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  1. #1
    www.theheadbadge.com cudak888's Avatar
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    Cudak888's Top 5 List of Overrated C&V Machines:

    I have nothing better to do this week then mouth off

    My apologies if I've offended any fanatics.

    5. Peugeot PX-10
    The traditional PX-10 by itself, is a great bike - perhaps one of the best 531 bargains of the day, and responsible for putting many a rider on a lively machine with Nervex lugs. Yet, these things presently command prices right along with Italian machines with Columbus SL, despite having near-consistently sloppy lugwork and brass oozing out from joints, and paint jobs that rival that of a fixed gear hipster Drew armed with a paintbrush. They don't deserve it.

    4. 1958-1979 Schwinn Paramount
    The Paramounts, unlike the PX-10's, were generally well built, and never failed to win in the appearance department - rarely do you find one that isn't beautiful, even if looking worse for wear. Regardless, despite being a reasonably small-run frameset, Paramounts are unusually plentiful - more so then PX-10's - and command equally silly prices that better machines do not bring due to name appeal. Furthermore, the stiffer seattube used on these things give the Paramount's a dead feeling for most riders of lighter weight.

    3. Colnago Super Duper Master Pooper
    I can't put together an overrated list and leave an Italian marque out. Sloppy framework, chipping paint, and peeling chrome punctuate the majority of the desirable Colnagos, yet, people go nuts over them. I'd rather have a Basso that costs a third of the price (and rides the same), or a De Rosa that costs the same and is far better in quality.

    Someone (I forgot who) said it best: Ernesto was best at marketing Ernesto. Wiser words were never spoken - his framebuilders simply pushed out what was needed to fill the demand of that marketing.

    2. Trek 720/728
    Once again, a bike that brings considerable prices on eBay, though at least the 720/728 appears, at first, to be a well thought-out machine - mounts for front racks, and cantilever brakes on all but the first edition from 1982. Long 531 chainstays so one doesn't hit their heels on the rear racks. Sure, it sounds brilliant - on paper. These very chainstays - which appear to be a very clever idea - absolutely ruin the 720's. The flex on these 720's is of such a pronounced nature that one tires out quicker with an unloaded 720 running with 25c tires at 100 PSI then with a hardtail mountainbike running knobbies on pavement.

    For that matter, I've long suspected that many Treks had inefficient silver penetration on their brake bridge. Granted, I have little to go on - you might have seen my rant this morning about the blue frame that split at the bridge/seatstay much like my 720 - but I've got a hunch that this affects more frames then most people realize (and I'll be keeping my eye out for any other examples of this same damage).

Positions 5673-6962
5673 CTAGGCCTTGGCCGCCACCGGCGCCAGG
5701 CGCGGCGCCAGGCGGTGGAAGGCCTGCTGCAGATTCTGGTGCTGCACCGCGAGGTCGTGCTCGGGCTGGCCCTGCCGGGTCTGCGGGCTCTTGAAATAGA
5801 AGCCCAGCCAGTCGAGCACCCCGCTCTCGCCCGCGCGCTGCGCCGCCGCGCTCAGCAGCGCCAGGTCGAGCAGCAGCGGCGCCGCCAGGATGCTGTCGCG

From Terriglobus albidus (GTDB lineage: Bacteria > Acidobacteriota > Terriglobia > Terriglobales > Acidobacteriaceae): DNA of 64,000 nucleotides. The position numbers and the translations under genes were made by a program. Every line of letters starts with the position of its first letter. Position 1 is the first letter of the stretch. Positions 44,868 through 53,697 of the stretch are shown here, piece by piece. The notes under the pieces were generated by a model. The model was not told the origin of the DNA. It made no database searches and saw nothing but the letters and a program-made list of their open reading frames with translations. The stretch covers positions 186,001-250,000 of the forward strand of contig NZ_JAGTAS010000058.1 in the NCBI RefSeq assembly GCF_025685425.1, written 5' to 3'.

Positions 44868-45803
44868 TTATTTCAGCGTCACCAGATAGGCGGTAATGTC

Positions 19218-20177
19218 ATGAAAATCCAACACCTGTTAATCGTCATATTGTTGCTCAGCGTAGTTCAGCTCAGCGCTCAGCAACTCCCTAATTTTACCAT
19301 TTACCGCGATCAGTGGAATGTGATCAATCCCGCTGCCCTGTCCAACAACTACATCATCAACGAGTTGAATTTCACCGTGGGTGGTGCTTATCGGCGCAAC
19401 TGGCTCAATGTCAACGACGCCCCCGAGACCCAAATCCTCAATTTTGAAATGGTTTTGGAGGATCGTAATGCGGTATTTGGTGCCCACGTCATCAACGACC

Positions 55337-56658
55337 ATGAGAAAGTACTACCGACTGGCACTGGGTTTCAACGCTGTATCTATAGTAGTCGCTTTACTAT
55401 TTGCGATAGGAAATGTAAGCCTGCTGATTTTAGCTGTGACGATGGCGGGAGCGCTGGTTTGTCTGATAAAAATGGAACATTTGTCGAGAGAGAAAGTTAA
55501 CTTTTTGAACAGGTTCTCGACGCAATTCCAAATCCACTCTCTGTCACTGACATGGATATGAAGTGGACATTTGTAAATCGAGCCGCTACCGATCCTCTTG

1. Raleigh International
    I just don't get this one, I really don't. Raleigh tried to copy the Schwinn Paramount as a touring bike, and magnificently failed in the quality department - and the International still doesn't have mounts for a front rack (Schwinn never figured that out either, though I know at least one all-chrome 54cm frame was custom ordered with front rack braze-ons and a considerable load of extra French-tourer type fittings).

    That said, I don't know how many Internationals I've seen with lower Nervex headlugs that no longer resemble Nervex lugs as a result of two pounds of brass forced into the joint because of improper heating of the lug during construction. While not characteristic of all of them, I've seen worse brazing on Internationals then I've seen on Peugeot PX-10's. Granted, Raleigh did some decent Internationals (while Peugeot had a nice middle ground of mediocrity), but the bad ones far exceed the term bad.

    Paint was nothing spectacular, some nicer then others, with pinstriping that looks like a 5-year-old Nottinham lad was employed to do the job, armed with a can of Testors and a cheap paintbrush. It looks even worse when that dull gold lining is slathered over a horribly-brazed lower headlug.

    Don't get me started on frame alignment either - I know of at least two that were checked in a framebuilder's jig, and found to have slightly warped headtubes from overheating and possibly due to being force-fit during construction (there is a term for this built-in tension, but I forget what it is).

    Of course, at the risk of repeating myself - naturally, the Internationals command obscene prices on eBay just as all the other machines here. Does it deserve it? Well, as with everything I've said here, it is subjective - but I wouldn't pay anything close to eBay prices for one, let alone Craigslist prices (and it isn't because I'm cheap either).

    -Kurt
    Last edited by cudak888; 08-18-09 at 05:41 PM.

  2. #2
    Rustbelt Rider mkeller234's Avatar
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    Thanks for the entertainment, I expect a full on royal rumble in here!

    I would nominate the generic term "english three speed" as a contender for a top 10 spot. I think they are great... but the prices are going insane on a lot of them.